Glaucoma Treatment 

Discussing glaucoma treatment in the clinic 

Mr Dean is a glaucoma and cataract specialist and has performed over a thousand laser and hundreds of surgeries for glaucoma. We aim to be with you for the long journey, whilst offering the highest quality service and outcomes. 
When coming to the clinic for the initial first consultation it is best not to drive as we may need to place pupil-dilating drops in your eye to enable a thorough exam. Mr Dean will talk through all eye health and general health questions before examining your eyes. We will also perform a field of vision test, which takes about 7 minutes for each eye. It may appear slightly daunting looking at sim flashing lights in a bowl, but it is usually a straightforward test. 

Eye Drops to treat glaucoma 

The main goal of treatment for ocular hypertension or glaucoma is to lower the pressure in the eyes. Initially, if laser treatment (SLT) is not an option, regular daily eye drops are a very good way to start lowering the pressure. There are four main types of eye drops to lower the pressure. Some increase the drainage of aqueous fluid from the eye to lower the pressure, some decrease the production of the aqueous fluid to lower the pressure. We will discuss options available. Often one drop in both eyes last thing at night is a good first option.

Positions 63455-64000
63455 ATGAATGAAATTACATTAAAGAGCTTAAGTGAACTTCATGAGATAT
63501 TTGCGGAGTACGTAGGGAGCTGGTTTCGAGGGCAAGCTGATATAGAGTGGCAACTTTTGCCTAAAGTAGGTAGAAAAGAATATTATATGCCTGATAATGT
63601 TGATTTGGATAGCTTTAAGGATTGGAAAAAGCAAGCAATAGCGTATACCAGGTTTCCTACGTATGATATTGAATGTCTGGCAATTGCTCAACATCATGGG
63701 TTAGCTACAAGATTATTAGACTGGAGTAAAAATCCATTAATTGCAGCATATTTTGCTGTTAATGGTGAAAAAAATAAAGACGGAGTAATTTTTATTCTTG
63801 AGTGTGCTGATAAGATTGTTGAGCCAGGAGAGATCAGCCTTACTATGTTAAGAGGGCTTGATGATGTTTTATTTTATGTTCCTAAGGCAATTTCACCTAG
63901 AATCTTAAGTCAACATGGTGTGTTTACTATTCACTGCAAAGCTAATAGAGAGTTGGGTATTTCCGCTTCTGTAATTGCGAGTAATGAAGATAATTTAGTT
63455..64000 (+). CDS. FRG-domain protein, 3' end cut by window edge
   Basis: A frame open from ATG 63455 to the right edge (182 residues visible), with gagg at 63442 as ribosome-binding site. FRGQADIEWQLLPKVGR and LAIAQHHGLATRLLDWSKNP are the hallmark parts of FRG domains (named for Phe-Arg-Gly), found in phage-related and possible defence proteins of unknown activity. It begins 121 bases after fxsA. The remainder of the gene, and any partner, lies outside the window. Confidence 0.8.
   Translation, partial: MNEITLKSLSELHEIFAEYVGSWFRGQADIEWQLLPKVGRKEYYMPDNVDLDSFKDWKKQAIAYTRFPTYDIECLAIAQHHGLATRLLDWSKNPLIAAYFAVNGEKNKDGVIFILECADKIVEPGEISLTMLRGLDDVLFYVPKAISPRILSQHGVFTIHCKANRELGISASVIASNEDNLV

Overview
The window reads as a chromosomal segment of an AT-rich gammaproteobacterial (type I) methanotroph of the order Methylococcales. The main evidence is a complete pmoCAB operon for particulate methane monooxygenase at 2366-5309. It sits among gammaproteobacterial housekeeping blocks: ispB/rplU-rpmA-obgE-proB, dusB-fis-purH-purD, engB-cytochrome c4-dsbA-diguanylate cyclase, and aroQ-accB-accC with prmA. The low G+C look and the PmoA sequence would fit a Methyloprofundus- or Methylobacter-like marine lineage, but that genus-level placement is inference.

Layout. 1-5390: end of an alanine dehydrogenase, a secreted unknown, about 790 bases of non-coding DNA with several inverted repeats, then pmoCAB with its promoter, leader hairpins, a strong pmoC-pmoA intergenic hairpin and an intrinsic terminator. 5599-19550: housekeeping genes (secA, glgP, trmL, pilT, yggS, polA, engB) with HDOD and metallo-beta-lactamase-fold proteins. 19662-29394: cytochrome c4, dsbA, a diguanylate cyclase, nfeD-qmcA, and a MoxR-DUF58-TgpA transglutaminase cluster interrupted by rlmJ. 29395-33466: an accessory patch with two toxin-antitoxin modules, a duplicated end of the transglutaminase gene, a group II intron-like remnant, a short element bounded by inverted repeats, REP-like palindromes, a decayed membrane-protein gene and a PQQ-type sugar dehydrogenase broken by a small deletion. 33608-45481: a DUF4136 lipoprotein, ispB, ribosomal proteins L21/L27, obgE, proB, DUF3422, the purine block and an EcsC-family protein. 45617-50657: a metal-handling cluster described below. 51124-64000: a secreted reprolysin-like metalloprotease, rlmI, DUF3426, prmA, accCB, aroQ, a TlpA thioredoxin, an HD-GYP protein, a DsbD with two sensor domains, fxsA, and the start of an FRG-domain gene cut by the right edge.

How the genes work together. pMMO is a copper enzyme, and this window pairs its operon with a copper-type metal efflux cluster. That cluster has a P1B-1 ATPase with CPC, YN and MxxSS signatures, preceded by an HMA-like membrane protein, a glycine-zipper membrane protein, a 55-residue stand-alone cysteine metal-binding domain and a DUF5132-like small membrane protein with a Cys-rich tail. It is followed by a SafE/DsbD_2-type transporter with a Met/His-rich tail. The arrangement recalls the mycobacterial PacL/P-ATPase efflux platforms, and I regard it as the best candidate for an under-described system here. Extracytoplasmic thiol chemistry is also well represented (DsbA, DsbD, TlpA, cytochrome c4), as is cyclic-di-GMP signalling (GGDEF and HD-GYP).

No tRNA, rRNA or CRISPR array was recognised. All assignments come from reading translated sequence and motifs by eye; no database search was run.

Laser treatments to treat glaucoma 

Recent studies have shown that selective laser trabeculoplasty (SLT) is an excellent way to lower pressure without the need for drops. This ‘cold’ laser treatment may last for many months or years. It can also be repeated if necessary. 
In angle-closure glaucoma, a YAG laser peripheral iridotomy uses an infrared laser to make a small hole to allow drainage and prevent a future pressure spike. Recently a study has shown that early cataract surgery may indeed be a better option for angle closure. 
Mr Dean will talk you through all options and address any queries you might have. 

Surgery to treat glaucoma 

If medications or laser are unable to control the pressure, or the glaucoma is still progressing – surgery may be the best option. The ultimate glaucoma surgery is a trabeculectomy with Mitomycin C (a medication used at the time of surgery to help it work). This operation creates a small valve in the surface of the eye to allow slow draining of aqueous and a low pressure. 
Other options are cataract surgery, with or without a minimally invasive glaucoma surgery (MIGS) stent implant, or MIGS on its own. In rare and very specific circumstances a glaucoma drainage tube may be used. 
As with drops or laser or any aspect of your glaucoma condition and treatment, Mr Dean will be very happy to talk through all aspects with you. 
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